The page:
Anticoagulation in transradial percutaneous coronary intervention


  • Conflict of interest: Darryn Appleton: none; Richard Cooke: none; Sunil Rao: Research funding – Ikaria, Sanofi-Aventis, Consultant – Terumo Medical, The Medicines Company, Zoll, Daiichi Sankyo, Lilly, Guerbet; Ion Jovin: none.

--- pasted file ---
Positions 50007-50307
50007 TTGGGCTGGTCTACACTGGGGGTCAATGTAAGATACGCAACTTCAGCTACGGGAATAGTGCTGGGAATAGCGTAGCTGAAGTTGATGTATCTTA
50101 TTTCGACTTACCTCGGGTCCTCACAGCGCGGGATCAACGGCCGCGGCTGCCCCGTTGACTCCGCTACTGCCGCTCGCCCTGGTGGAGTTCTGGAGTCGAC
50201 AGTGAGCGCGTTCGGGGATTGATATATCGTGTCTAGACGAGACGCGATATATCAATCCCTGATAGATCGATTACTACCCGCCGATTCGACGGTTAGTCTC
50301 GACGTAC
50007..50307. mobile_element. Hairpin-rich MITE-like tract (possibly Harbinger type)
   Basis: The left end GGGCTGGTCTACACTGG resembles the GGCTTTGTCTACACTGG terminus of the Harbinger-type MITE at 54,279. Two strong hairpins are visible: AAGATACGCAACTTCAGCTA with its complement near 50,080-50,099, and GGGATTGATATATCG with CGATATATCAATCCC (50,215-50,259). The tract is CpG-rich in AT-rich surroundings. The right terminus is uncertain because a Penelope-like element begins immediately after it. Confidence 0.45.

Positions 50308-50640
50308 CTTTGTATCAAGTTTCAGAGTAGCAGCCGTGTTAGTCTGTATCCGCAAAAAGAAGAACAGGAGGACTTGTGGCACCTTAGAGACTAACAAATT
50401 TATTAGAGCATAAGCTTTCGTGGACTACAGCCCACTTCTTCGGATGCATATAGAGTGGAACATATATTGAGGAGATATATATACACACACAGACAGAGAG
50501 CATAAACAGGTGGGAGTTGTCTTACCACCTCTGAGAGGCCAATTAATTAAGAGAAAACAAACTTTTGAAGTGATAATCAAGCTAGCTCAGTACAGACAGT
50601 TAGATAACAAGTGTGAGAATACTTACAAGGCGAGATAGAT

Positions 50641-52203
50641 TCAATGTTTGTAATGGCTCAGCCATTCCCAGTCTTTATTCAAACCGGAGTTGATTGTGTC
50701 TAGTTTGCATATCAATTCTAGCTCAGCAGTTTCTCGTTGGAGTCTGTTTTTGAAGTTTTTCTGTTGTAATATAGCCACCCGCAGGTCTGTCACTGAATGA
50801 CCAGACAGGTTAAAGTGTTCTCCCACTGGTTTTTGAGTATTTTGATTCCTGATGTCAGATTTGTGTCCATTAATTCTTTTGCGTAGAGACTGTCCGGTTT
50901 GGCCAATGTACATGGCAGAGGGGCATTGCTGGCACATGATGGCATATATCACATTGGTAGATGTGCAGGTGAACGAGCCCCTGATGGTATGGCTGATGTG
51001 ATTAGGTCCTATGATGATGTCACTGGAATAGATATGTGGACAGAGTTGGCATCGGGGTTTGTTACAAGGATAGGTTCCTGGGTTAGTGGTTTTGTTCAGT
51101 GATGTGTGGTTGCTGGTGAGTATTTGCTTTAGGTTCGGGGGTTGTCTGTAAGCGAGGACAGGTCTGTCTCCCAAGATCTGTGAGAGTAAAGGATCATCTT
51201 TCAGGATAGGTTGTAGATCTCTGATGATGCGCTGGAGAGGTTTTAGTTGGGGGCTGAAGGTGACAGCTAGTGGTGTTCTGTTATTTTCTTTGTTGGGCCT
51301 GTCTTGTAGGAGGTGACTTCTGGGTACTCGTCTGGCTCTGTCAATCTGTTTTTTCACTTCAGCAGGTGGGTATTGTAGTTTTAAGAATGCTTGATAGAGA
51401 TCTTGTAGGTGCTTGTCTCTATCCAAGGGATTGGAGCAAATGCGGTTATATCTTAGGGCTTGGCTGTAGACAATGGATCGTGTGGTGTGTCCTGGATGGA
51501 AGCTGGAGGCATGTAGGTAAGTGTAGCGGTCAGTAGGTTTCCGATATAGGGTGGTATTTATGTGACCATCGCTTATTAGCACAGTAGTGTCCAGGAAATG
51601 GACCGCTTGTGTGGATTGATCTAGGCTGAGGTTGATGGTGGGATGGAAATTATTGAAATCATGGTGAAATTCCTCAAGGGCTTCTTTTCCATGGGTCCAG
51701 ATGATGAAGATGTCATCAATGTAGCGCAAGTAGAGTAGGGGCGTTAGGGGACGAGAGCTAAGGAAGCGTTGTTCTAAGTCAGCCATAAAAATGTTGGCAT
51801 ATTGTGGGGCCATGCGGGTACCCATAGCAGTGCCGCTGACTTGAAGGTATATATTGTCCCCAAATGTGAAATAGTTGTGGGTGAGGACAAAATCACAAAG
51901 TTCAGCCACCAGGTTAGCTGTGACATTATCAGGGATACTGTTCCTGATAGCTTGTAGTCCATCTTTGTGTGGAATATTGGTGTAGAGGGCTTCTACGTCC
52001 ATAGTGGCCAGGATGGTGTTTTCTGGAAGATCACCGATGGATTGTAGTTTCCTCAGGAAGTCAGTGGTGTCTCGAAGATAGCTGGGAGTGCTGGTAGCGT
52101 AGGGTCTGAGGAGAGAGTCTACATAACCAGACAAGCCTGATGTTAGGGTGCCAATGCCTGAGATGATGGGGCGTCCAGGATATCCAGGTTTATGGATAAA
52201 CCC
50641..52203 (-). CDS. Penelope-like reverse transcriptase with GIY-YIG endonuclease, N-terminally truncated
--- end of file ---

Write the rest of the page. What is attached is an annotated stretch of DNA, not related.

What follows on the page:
Transradial percutaneous coronary intervention (PCI) is associated with significant reductions in access site complications and major bleeding as compared with the transfemoral approach. Bivalirudin is now the most commonly used anticoagulant for transradial PCI in the United States, while weight adjusted unfractionated heparin remains the most common choice outside the United States. A growing number of reports suggest that transradial intervention may offer improved outcomes across a variety of clinical situations, including those at the highest risk of bleeding complications, such as those with acute myocardial infarction. The following review provides an overview of the studies evaluating anticoagulation in transradial PCI and a rationale for the combination of the transradial approach to coronary interventions with an optimal anticoagulant strategy to reduce both access site and nonaccess site-related bleeding. © 2013 Wiley Periodicals, Inc.